Department of the Army Civilians Global Assessment Tool
SENIOR LEADERS ARE SAYING
"The U.S. Army takes great pride in our NCOs and the important work they do training and mentoring Soldiers. Our NCOs are experienced professionals who not only provide inspiration and motivation to our troops, but also valuable advice and guidance to the officers."
- Gen. James D. Thurman, U.S. Forces commander, emphasizing and appreciating NCOs and the value they bring to the U.S. Army
Third Army co-hosts Land Forces Symposium
WHAT THEY'RE SAYING
"The factors are pretty much the same -- we're looking at social, emotional, spiritual and family fitness. A lot of the same things that are important to resilience to Soldiers are absolutely as important to civilians…It's a self-awareness tool to help them get an idea of where they are strong, and also where they can improve. It gives you an idea of where you are on the resilience continuum."
- Capt. Paul B. Lester, a research psychologist with the Comprehensive Soldier Fitness Office, reiterates the similarity in the three versions of the GAT: for Soldiers, their families and for civilians, which are available, through Army Knowledge Online
Army opens resilience evaluation to DA civilians
Anti Terrorism Awareness Month
National Immunization Awareness Month
Aug 26: Women's Equality Day See related website: Women in the U.S. Army
Aug 31: End of Operation Iraqi Freedom (OIF); Transition to Stability Operations
Department of the Army Civilians Global Assessment Tool
What is it?
One of the Army's top priorities is Comprehensive Soldier Fitness (CSF), a program to help Soldiers, their family members and Department of the Army (DA) civilians be as strong mentally as they are physically. Part of the CSF program is the Global Assessment Tool (GAT), an online, self-administered survey that measures one's strengths in four areas: emotional, social, family and spiritual.
Developed by subject matter experts from the U.S. Military and civilian universities, the GAT comprises a series of questions drawn from scientifically validated scales. The GAT is administered online via AKO and takes about 20-30 minutes to complete. After completion the GAT rapidly estimates an individual's fitness in the four dimensions of strength. Primarily designed as a self-assessment for the individual, the aggregate scores from the GAT help the Army determine which training is most effective in building strength in these important areas. (An individual's answers to the GAT are not accessible to others.)
What has the Army done?
Until recently the GAT was only available for Soldiers and family members to take, but now the GAT is available to DA civilians as well. The DAC (DA civilians) GAT provides immediate results that allow DA civilians to identify their personal strengths and weaknesses. DA civilians are able to immediately begin training that will help them enhance their performance and build resilience in the form of online comprehensive resilience modules that are tailored to the individual.
What efforts does the Army have planned for the future?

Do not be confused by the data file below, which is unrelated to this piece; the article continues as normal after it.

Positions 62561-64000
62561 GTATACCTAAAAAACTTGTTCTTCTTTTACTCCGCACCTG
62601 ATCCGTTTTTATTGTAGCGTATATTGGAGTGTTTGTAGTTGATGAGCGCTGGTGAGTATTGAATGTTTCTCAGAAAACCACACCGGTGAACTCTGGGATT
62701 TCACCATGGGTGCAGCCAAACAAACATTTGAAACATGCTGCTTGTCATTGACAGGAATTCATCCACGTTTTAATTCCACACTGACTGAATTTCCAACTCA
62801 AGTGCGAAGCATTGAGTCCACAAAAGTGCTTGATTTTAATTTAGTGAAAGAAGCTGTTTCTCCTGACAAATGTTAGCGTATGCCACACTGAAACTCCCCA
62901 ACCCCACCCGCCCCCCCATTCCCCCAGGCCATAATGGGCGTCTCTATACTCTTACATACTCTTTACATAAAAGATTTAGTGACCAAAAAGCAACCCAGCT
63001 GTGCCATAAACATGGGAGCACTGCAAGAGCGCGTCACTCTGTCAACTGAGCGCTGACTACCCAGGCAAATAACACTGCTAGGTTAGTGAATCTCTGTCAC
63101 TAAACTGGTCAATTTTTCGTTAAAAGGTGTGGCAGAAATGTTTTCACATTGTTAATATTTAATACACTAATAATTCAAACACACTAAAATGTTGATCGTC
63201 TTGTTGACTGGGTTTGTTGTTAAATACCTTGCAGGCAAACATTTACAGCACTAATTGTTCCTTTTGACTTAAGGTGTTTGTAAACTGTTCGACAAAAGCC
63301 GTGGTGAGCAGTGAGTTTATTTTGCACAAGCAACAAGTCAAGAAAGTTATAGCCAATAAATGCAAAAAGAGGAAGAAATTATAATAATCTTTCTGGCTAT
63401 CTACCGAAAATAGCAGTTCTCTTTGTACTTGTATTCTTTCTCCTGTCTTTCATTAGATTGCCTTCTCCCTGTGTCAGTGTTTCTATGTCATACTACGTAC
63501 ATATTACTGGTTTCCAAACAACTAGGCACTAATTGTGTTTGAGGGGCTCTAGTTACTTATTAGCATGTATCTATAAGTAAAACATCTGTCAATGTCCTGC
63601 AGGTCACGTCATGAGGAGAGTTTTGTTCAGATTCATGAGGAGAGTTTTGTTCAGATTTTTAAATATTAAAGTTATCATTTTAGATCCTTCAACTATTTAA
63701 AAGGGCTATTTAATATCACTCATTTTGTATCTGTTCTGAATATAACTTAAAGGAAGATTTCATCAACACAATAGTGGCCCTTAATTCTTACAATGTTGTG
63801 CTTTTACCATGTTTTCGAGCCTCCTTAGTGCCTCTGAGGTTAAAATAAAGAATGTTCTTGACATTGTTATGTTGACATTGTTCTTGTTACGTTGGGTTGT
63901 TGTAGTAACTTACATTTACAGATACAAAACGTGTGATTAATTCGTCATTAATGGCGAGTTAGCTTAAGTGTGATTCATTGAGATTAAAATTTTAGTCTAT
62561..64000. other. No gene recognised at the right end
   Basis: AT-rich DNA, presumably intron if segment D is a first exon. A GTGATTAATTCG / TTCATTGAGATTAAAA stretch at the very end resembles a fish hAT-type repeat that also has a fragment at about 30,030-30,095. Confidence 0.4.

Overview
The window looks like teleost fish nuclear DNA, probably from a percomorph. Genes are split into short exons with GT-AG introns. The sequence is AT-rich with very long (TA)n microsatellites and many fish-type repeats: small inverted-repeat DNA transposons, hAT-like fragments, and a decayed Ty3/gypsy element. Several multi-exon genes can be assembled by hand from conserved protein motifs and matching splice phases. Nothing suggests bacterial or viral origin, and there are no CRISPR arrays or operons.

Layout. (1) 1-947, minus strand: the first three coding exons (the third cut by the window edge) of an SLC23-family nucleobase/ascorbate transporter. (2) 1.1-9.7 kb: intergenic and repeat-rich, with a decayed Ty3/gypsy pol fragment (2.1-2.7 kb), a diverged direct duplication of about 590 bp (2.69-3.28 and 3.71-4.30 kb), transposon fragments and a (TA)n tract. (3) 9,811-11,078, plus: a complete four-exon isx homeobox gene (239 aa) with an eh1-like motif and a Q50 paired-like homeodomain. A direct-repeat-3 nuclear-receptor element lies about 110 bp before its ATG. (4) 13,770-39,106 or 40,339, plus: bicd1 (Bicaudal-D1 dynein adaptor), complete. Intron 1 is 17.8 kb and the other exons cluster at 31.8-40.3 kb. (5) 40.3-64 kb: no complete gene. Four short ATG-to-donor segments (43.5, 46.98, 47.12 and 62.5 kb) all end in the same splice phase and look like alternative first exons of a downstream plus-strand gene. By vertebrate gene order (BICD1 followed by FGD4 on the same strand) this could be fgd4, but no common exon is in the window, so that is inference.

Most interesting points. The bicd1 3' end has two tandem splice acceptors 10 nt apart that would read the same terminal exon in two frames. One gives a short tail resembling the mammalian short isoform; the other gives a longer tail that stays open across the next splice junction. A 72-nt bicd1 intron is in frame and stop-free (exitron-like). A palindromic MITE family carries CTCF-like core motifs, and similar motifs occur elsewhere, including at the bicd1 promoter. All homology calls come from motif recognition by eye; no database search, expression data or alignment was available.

Scientists will continue to revise and improve both the GAT and the quality of feedback given to those who take it.
Why is this important to the Army?
The Army is committed to a prevention model for the entire Force, including our DA Civilians' resilience and coping skills. This model consists of lifelong learning that begins by providing individual assessment through the GAT. The GAT is in direct support of CSF, one of the Army's top strategic initiatives. This assessment and training enhances resilience and coping skills, enabling Soldiers, family members and now DA civilians to grow and thrive during this very demanding period of our Army.
DA civilian GAT
Comprehensive Soldier Fitness
STAND-TO! edition, July 14, 2009: Comprehensive Soldier Fitness
STAND-TO! edition, Dec. 8, 2009: Global Assessment Tool
STAND-TO! edition, July 13,2010: Comprehensive Resilience Modules
Related article: Army opens resilience evaluation to DA civilians
ABOUT THE ARMY
- U.S. Army's new camouflage debuts (USA Today)
- Army to get its own high-speed transport ship (MSNBC)
- Lockheed Martin gets $260M Army contract (Yahoo)
- Pentagon suspends Lockheed Missile contract (Wall Street Journal)
- War comes home: Day-by-day, services honor fallen (Washington Post)
- Dried plasma may be approved for Army use within five years (The U.S. Army)
- German ruling puts USAREUR plans for live-animal medical training on hold (Stars & Stripes)
- Soldier saves another's life with A.C.E. (The U.S. Army)
- Obama's troop-withdrawal plans could suddenly turn into a mirage (Wall Street Journal)
- Next U.S. steps in Iraq focused on North (Defense News)
- In Iraq, cemetery is symbol of militia's vow to fight if U.S. forces delay exit (Washington Post)
- 'Three cups of tea' a byword for U.S. effort to win Afghan hearts and minds (Los Angeles Times)
- Karzai orders guard firms to disband (New York Times)
- Afghan vote spurs fears of violence and more fraud (Wall Street Journal)
- Odds of U.S. strike on Iran could rise after Gates departure (Jerusalem Post)
- Iraq suicide bomber sat for hours among army recruits (London Daily Telegraph)
- White House: Baghdad bomb 'won't derail democracy' (BBC)
- CIA videotapes confirming use of secret overseas prisons 'found under desk' (London Daily Telegraph)
- Saudi arms deal set for smooth U.S. passage (Financial Times)
- U.S. confirms interrogation tapes (Al Jazeera)
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